"If a man loves the labor of his trade, apart from any question of success or fame, the gods have called him." — Robert Louis Stevenson
If Wall Street has any chance of finishing 2011 in the black, it had better make a major move this coming week.
Not only is time running out before the New Year's mirrored ball drops over Times Square, December storm clouds appear to be blowing hard in from across the Atlantic, courtesy of the EU, that could make the likelihood of a winning year a long-shot bet.
Last week's market action continued Wall Street's most recent slide into the red, as all four sessions of the holiday-shortened week succumbed to Bearish tendencies for the major indexes.
For the Dow Jones Industrial Average (DJIA), that makes six losers over the course of the last seven sessions. The Dow has lost 7% of its value over this period, dropping close to 900 points. It now sits over 2% below its 50-day moving average.
Perhaps of greater significance, the S&P 500 Index (SPX) has faired even worse, losing the last seven days the market has been open for business. During this same time frame, the SPX shed close to 100 points, shaving 8% off its value. It, too, ended Friday below its 50-day MA, posing a strong technical degree of resistance that could contribute to keeping the benchmark index from achieving an annual victory.
As of last Friday, the Dow was down 4.8% for the week, off 3% for the year. The SPX was down over 4.5% on the week, and just under 8% for the year. Also down was the Nasdaq Composite Index (COMP), falling just over 5% as of Friday, which put it in the red by about 8% on the year to date.
However, it's possible Wall Street might be able to catch some wind in its sails from a combination of positive numbers out of the retail sector and the next round of economic data out of Washington.
Based on the first round of numbers to emerge from the retail sector, consumers seem to be spending more of their dollars on Black Friday sales than the previous year. If that trend holds up into Cyber Monday, when online retailers make their own version of the post-Thanksgiving, pre-Christmas push, then investors may take that as enough of a positive sign to jump back into, at the very least, certain consumer-oriented sectors of the market.
The next potential part of a one-two Bull punch could come from a positive reading based on this Wednesday's regularly scheduled Beige Book report, which offers up the Fed's latest survey of the economy. If investors interpret the report as a sum positive, then any solid numbers to emerge from Friday's jobs report could carry the market on an upward trend.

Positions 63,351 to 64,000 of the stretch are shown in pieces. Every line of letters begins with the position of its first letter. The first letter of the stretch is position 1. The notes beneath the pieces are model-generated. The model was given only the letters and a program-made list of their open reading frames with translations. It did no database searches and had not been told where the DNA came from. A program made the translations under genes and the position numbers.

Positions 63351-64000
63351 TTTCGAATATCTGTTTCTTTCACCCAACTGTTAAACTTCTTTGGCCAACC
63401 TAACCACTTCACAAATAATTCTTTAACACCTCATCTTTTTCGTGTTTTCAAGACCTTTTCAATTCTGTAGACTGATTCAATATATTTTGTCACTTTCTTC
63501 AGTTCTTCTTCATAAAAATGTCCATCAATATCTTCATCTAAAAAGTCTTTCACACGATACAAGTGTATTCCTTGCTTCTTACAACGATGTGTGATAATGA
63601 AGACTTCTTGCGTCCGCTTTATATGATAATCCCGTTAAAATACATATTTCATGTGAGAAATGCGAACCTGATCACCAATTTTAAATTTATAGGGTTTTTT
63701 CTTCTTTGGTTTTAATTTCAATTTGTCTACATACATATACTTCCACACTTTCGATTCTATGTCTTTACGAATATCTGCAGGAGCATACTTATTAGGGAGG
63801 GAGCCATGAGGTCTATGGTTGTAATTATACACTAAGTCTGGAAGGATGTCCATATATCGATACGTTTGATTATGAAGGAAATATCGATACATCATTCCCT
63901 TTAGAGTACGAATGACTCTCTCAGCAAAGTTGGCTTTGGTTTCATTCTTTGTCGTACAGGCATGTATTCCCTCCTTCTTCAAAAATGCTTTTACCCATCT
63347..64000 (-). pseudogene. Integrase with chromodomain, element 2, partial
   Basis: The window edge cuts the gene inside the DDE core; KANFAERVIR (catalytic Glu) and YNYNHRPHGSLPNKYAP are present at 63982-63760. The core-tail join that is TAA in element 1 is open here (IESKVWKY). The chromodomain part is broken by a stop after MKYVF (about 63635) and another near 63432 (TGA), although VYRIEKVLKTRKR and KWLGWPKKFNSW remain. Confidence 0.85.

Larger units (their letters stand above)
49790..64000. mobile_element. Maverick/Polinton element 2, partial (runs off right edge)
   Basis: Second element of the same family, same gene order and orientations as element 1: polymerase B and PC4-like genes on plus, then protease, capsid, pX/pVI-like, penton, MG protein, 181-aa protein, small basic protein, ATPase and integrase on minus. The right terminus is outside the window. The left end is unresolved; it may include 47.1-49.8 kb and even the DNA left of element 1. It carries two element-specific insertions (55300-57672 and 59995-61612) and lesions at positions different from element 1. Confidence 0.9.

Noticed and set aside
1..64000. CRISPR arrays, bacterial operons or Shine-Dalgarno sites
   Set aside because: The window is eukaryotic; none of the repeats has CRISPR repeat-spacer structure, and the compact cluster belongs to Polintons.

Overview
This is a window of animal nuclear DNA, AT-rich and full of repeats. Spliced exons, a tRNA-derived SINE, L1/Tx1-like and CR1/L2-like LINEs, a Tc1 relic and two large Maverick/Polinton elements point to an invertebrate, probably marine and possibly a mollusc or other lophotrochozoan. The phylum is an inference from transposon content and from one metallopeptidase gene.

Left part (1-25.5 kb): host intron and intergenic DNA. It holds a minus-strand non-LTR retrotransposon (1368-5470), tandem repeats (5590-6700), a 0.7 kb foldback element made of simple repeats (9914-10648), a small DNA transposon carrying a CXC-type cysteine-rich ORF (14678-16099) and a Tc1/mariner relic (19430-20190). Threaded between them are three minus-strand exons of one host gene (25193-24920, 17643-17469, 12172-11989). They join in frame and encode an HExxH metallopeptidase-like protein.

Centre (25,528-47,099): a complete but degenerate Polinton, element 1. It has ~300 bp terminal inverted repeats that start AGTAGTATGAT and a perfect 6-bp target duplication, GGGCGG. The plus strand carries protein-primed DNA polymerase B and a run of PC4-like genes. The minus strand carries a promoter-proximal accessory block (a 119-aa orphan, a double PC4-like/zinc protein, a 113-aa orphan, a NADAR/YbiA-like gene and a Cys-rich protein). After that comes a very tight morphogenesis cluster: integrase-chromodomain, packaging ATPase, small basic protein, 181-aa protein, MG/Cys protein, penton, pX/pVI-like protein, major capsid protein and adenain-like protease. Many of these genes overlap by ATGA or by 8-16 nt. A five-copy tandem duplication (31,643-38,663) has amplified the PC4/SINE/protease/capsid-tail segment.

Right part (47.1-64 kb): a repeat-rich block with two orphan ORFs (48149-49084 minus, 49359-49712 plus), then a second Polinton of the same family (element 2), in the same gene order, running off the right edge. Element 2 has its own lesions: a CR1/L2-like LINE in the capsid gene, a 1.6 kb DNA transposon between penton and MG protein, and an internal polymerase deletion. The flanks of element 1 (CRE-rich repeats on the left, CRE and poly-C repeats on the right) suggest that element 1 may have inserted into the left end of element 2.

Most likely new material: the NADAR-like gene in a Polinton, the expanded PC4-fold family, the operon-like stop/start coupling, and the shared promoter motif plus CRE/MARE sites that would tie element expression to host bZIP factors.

However, based on the market's performance over the last several months, it may take more than a strong string of positive domestic economic reports to trump any more sour news out of the European Union.
So the question becomes, what will the tenor of news be out of the EU this week?
With the final EU summit of the year coming up on December 9, the only thing to be counted upon is that, prior to the summit's conclusion, there will be a steady flow of conjecture.
While it is far from clear where the talks will end up, the focus of the summit will certainly be based around the direction the EU needs to go in order to survive as a union
It is one thing when the bonds of Greece, Portugal and even Italy are under attack by the market. It is of an altogether different nature when, as happened last week, both German and Belgium bond yields drift up higher than expected. When these lynchpins of the EU's foundation are being shaken, Wall Street's chances of ending the year in the black become seriously diminished.
Full disclosure: The author does not personally hold any of the ETFs mentioned in this week's "What the Periscope Sees."
Disclaimer: This newsletter is published solely for informational purposes and is not to be construed as advice or a recommendation to specific individuals. Individuals should take into account their personal financial circumstances in acting on any rankings or stock selections provided by Sabrient. Sabrient makes no representations that the techniques used in its rankings or selections will result in or guarantee profits in trading. Trading involves risk, including possible loss of principal and other losses, and past performance is no indication of future results.